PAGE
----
Eighteen citizens including Mozambique’s former finance minister, Manuel Chang, 63, have been indicted in Mozambique for a fraud involving $2 billion in loans to state-owned companies.

In a statement, the Attorney General’s Office said Monday that the 18 citizens of “abuse of power, abuse of trust, swindling and money laundering”.

Two international banks are ensnared in the scandal.

Three ex-Credit Suisse bankers have been charged in the United States with fraud for their role in the 2013 deal in Mozambique which involved borrowing from international investors to fund a state tuna fishery project, among others.

Chang was arrested last week in South Africa and brought back to Mozambique to face the charges. He has denied any wrongdoing.

Mozambique says it will demand that those charged in the United States also face charges in Mozambique.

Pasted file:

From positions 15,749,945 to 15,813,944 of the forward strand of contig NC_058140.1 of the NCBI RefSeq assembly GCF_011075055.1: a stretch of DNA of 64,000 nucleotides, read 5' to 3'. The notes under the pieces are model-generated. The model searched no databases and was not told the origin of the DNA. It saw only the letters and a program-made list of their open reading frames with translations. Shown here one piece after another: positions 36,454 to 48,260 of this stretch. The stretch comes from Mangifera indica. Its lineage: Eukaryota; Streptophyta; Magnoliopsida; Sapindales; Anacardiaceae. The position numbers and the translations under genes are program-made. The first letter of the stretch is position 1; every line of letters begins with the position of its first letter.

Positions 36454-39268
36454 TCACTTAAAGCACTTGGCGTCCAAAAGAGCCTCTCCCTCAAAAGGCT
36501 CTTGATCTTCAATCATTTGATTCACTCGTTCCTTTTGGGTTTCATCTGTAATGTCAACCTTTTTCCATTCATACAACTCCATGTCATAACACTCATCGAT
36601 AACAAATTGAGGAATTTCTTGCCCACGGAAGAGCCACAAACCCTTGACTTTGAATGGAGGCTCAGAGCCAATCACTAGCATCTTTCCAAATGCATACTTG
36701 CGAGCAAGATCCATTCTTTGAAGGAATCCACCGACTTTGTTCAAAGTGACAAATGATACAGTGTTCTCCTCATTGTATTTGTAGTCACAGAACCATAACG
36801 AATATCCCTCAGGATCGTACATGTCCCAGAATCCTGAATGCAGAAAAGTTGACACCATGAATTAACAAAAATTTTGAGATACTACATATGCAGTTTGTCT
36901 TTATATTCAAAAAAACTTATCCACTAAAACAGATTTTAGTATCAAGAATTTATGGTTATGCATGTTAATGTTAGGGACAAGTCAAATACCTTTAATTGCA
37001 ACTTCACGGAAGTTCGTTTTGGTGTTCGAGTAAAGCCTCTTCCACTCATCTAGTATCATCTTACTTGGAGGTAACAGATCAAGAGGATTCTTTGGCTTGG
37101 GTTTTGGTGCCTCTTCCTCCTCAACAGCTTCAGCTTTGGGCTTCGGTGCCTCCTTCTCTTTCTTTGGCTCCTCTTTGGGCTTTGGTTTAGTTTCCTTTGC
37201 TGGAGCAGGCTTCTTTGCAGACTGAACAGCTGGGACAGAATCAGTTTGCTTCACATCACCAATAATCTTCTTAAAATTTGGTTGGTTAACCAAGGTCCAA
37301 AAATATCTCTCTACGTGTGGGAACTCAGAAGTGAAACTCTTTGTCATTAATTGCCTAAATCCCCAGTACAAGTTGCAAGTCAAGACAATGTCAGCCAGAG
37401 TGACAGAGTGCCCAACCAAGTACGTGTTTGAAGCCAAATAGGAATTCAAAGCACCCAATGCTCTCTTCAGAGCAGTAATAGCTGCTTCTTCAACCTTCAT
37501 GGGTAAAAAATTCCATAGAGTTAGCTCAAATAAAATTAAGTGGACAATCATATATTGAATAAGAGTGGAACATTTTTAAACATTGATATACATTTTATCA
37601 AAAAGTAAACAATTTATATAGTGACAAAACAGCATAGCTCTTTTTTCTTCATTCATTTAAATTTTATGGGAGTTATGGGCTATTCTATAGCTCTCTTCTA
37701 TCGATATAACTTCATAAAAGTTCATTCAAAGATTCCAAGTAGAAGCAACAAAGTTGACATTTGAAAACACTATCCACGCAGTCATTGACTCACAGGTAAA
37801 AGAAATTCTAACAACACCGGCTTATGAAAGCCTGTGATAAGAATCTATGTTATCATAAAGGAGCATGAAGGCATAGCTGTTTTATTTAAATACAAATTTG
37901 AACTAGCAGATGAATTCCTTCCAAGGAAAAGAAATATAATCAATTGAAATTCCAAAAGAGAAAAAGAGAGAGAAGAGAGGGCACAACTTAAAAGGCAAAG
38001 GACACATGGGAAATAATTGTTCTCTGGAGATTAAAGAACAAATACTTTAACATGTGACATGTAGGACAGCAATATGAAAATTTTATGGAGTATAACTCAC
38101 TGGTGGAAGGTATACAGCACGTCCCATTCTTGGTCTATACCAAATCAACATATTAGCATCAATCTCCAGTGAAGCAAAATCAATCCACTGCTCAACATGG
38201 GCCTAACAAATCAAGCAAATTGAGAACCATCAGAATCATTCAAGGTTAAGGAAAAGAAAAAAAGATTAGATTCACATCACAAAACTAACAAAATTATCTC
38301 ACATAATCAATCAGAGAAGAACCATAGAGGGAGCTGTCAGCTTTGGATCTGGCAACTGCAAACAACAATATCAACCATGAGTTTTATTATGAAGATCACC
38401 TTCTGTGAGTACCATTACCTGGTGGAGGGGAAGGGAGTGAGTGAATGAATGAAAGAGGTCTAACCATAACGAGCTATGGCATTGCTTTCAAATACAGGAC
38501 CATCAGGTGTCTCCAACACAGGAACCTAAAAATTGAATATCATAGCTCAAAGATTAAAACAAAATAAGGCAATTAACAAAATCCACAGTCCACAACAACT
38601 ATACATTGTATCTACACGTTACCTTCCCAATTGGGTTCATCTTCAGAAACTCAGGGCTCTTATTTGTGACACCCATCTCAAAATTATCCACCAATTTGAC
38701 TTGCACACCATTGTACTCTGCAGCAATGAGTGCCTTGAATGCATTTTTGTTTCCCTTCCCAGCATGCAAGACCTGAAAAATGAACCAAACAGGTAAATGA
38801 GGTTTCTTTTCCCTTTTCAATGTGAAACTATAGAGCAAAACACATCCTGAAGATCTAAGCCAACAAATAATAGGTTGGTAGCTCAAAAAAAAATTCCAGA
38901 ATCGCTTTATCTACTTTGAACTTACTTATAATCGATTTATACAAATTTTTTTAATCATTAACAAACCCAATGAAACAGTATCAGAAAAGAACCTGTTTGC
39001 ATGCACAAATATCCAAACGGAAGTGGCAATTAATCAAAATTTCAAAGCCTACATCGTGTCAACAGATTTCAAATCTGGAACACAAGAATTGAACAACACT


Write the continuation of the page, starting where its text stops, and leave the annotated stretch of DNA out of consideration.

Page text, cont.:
Russian lender VTB is the other financial institution which arranged funding under the fraud deal.

Mozambique has been badly hurt by the scandal which forced the International Monetary Fund and other foreign donors to turn off financial taps. The move led to currency collapse and to Mozambique defaulting on its sovereign debt.

The IMF says it does not expect Mozambique to honor payments for at least five more years.

By late February 2018, the Washington-based global financial institution estimated that Mozambique had already amassed more than $700 million in arrears on the $2 billion debt.

The IMF projects that arrears will continue to accumulate until 2023 when Mozambique is expected to start producing gas from large offshore deposits.

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